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Pattern of Islamist Activism in Egypt: Structural Correlations and Relative Deprivation

Brown, Cody M.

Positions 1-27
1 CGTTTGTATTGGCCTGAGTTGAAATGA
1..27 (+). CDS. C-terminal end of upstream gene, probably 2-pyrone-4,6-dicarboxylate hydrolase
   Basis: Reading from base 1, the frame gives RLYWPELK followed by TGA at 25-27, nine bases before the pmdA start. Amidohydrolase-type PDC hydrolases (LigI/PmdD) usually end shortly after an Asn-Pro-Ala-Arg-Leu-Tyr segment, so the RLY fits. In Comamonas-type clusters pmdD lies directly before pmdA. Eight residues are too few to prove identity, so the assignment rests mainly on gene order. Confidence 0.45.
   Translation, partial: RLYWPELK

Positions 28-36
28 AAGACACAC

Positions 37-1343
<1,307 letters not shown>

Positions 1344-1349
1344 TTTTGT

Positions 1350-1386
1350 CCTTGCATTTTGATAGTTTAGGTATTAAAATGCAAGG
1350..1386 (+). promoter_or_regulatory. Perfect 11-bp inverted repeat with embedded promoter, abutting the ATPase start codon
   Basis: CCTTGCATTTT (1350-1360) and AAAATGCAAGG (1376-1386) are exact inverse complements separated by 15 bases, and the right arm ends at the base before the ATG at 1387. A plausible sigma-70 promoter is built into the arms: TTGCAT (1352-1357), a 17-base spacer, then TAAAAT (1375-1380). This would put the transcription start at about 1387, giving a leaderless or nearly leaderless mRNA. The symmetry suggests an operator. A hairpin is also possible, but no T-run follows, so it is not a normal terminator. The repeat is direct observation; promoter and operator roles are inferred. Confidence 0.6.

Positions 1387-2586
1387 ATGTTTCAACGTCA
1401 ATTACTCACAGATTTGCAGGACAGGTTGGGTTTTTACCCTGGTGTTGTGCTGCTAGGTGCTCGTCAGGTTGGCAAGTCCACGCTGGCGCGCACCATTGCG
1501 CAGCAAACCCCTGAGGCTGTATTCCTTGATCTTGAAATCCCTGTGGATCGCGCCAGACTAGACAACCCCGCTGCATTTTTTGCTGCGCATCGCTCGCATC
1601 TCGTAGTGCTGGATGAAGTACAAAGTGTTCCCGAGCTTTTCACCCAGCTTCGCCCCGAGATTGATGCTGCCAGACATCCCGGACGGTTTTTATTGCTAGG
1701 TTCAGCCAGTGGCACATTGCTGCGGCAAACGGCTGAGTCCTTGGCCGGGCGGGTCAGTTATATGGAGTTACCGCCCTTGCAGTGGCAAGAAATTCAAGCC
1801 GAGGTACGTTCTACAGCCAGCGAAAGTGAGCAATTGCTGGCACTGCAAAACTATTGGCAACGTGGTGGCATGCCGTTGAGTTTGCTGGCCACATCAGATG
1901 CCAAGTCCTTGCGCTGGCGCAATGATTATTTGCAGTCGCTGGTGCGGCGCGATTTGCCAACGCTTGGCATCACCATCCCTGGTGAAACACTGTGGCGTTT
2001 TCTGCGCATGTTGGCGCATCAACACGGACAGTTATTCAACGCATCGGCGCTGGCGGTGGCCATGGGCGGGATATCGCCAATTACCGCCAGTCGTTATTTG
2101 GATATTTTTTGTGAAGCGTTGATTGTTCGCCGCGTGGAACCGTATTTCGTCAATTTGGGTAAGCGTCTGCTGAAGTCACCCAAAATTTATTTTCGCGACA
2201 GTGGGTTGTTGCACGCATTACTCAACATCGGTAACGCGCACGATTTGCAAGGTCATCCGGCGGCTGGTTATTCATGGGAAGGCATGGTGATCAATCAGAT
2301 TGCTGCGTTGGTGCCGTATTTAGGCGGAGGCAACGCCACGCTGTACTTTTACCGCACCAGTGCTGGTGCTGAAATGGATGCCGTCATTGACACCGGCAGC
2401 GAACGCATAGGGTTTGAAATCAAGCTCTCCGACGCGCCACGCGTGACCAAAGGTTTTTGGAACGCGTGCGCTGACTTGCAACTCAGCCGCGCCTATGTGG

This project explores the structural contributors to the rise of Islamist activism in Egypt in the 1970s by working out of the theoretical framework of relative deprivation. This paper explains how the modernizing reforms in Egypt during the Nasser regime contributed to an increase in value expectations and value capabilities among the Egyptian populace. This attempt at broad modernization laid the groundwork for mass participation in politics and the mobilized, political discontent that emerged during the economic crises of the 1970s. The reduction of state services during the infitah was replaced by charitable organizations from the Islamic sector of Egyptian society. By replacing the services of the state, the Islamist movement was able to capitalize on public dissatisfaction towards Egypt's leaders, and orient large swaths of the Egyptian public towards the Islamist ideology.